Sep '04 - Aug '08
Today I'm going to start a small series of posts summarizing some basic software techniques that will make your life easier. These have been accumulated over the past three years at the GSD and are not groundbreaking, but hopefully it will help someone (especially students who are just beginning).
Since it's so central to our work, we'll begin with Rhinoceros. Usually when I see someone mention Rhinoscript they're talking about some of the awesome computational geometry stuff, but it's also a powerful way to optimize your workflow. These three things will dramatically improve your Rhino life by making navigating around the file quicker.
Interface & Speed
1) Get used to working with one hand on the keyboard and one on the mouse. This can be odd for people who do not have CAD experience, but being able to quickly hit both escape and the space bar will massively speed up your Rhinoing.
2) Change the middle mouse button macro to "ZS" which will zoom to the selected object when you click it. This also re-centers the point of rotation for the view point. To do this, go to File>Properties>Mouse
3) Install Rhino Parkour, a simple script I wrote that allows you to quickly zoom in to a specific point. This can be quite helpful when tinkering with vertices or other detail areas that require an extreme close up view. If you have a large model you can 'jump around' similar to the namesake of this script by repeatedly using the command. I also find that I use parkour to jump to a specific point, then select the object I've jumped to and click the middle mouse button (now mapped to ZS) which provides me an easy way to navigate from object to object. I have the key "Q" mapped to run this script so that I can easily move between Q, escape, and the space bar. To install: download the script from the link above and save it in your Rhino folder. Then make an alias to whichever key you prefer with a "loadscipt" command in the command column similar to this (change the path to match your own setup):
Command: !-LoadScript "C:\Program Files\Rhino 4\Scripts\parkour.rvb"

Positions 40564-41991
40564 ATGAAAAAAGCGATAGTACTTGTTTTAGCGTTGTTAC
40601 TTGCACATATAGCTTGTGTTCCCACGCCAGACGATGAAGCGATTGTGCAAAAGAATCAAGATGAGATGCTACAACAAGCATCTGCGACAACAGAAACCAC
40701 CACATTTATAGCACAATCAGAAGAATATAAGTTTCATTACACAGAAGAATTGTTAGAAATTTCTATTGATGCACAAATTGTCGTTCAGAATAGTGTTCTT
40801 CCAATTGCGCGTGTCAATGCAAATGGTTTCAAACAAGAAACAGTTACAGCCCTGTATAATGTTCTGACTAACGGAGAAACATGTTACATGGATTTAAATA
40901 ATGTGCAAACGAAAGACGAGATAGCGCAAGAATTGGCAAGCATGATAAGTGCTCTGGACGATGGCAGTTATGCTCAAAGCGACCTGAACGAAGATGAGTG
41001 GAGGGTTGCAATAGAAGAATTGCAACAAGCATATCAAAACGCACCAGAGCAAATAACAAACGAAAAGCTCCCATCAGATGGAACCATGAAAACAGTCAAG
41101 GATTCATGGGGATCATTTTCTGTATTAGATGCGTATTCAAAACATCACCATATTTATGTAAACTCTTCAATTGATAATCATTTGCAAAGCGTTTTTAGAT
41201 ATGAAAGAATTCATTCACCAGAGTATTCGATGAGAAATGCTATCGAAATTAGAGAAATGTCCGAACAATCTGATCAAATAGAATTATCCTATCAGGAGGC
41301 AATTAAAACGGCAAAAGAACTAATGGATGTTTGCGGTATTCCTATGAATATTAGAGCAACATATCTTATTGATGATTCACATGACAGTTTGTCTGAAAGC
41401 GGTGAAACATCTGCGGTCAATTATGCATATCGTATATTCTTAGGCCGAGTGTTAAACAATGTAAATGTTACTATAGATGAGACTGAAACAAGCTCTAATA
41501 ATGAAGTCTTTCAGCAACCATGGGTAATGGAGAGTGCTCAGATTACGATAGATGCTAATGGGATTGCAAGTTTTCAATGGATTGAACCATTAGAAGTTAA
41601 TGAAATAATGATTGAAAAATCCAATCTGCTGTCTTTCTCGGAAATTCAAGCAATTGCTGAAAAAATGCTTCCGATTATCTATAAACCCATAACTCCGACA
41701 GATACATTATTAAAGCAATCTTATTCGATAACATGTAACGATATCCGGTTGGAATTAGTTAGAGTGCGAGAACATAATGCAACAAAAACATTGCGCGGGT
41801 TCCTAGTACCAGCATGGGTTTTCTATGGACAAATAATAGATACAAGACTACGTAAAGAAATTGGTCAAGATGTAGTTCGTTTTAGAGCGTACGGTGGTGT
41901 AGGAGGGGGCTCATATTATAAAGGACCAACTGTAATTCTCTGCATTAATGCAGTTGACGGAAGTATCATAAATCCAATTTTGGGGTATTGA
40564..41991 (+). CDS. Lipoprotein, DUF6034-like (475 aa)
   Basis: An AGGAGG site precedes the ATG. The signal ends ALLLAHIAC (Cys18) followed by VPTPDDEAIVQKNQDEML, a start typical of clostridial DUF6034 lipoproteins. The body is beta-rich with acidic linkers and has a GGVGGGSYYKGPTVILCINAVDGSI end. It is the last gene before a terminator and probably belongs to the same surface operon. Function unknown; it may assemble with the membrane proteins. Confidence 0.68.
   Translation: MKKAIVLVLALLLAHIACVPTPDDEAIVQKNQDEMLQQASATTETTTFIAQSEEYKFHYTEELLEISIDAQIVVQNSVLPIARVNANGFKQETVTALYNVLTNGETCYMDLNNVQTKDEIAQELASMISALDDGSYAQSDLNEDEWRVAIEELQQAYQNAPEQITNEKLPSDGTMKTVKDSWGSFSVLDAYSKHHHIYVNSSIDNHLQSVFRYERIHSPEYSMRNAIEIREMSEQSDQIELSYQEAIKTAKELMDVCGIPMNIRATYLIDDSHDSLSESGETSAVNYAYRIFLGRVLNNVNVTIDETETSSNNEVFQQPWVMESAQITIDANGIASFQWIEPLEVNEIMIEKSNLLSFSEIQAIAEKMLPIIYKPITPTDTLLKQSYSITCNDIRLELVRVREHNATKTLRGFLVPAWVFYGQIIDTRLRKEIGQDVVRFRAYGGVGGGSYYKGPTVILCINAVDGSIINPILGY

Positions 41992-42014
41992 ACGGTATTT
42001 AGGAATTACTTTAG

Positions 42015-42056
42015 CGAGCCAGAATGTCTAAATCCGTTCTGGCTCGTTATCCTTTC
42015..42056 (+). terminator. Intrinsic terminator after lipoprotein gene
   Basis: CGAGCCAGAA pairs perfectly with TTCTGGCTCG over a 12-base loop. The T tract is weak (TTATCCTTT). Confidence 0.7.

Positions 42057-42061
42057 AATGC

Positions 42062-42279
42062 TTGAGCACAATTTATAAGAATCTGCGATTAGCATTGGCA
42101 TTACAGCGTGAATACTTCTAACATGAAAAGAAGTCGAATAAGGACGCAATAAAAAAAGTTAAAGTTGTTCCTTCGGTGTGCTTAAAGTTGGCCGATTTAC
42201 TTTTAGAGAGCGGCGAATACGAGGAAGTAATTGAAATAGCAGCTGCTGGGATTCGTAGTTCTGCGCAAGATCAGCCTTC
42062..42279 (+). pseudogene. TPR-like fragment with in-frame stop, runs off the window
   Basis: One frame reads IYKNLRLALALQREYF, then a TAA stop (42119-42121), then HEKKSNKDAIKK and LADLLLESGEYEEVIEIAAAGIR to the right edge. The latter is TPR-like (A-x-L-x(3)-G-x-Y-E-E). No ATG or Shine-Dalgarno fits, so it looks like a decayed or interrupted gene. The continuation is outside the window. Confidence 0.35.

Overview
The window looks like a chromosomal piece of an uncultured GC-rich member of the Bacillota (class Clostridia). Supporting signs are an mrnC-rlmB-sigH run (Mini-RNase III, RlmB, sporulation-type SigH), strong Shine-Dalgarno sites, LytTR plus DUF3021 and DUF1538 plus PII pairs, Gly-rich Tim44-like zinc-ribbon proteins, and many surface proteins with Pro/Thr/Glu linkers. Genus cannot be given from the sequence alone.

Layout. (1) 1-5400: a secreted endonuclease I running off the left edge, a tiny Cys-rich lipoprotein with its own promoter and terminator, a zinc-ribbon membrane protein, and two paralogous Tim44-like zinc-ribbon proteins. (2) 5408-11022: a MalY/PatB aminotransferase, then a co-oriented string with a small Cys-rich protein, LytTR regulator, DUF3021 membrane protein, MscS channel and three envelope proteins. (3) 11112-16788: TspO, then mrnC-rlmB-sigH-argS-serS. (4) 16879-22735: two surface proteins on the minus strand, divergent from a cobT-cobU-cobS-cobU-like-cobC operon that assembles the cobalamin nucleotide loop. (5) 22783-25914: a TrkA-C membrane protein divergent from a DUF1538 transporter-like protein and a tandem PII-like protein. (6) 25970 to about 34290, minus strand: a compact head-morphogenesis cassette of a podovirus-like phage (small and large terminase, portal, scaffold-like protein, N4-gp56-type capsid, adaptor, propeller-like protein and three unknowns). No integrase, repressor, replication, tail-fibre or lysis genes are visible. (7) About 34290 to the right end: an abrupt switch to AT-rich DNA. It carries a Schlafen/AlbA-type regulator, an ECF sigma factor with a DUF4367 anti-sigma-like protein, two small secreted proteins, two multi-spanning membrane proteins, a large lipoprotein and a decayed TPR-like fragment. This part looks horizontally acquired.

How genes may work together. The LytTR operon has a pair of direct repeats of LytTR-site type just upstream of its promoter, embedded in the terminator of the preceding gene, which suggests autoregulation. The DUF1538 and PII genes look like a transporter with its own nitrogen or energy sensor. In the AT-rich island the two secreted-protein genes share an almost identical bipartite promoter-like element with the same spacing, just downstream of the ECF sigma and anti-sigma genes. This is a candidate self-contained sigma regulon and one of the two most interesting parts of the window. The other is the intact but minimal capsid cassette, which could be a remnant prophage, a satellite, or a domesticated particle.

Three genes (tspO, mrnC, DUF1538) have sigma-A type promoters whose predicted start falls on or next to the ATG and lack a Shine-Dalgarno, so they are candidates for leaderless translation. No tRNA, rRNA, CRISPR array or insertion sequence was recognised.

4) Bonus round! While we're at it, change your aliases to match Autocad or whatever program you're most familiar with. Mapping "tr" to "trim" instead of "TriangulateMesh" saved me so much aggravation. To do this, go to File>Properties>Aliases.
Dimensions & Unit systems
Given the mix of international students and faculty in schools of architecture I often hear people trying to make some conversion of units from imperial to metric or vice versa. Regardless of what unit system you are using in a particular Rhino file you can always enter dimensions in whatever unit system you prefer. In other words, even if your file is in metric, you can type 16" as a dimension and Rhino will do the conversion for you.
That's fine for inputting dimensions, but measuring them is still a pain in your ass which is why I wrote a script that reports dimensions in both imperial and metric. Using the same method we did to install the parkour script, doubleDistanceCalc may be used to replace the built-in distance tool.
Command: !-LoadScript "C:\Program Files\Rhino 4\Scripts\doubleDistanceCalc.rvb"
Congratulations, you've passed Elide Modeling School #1! Subsequent lessons will introduce more scripts to smooth the process of Boolean operations, cutting sections, and whatever else I have on my hard drive.
p.s. Most people think I'm crazy but I swear by the cheap-o roller ball mice that come with Dell computers. Sure, they may not last very long, but you don't have to worry about mousing on a pad, or even a flat surface. The buttons aren't too hard to click, it's super light for traveling, and it's cheap. Expensive mice, be damned!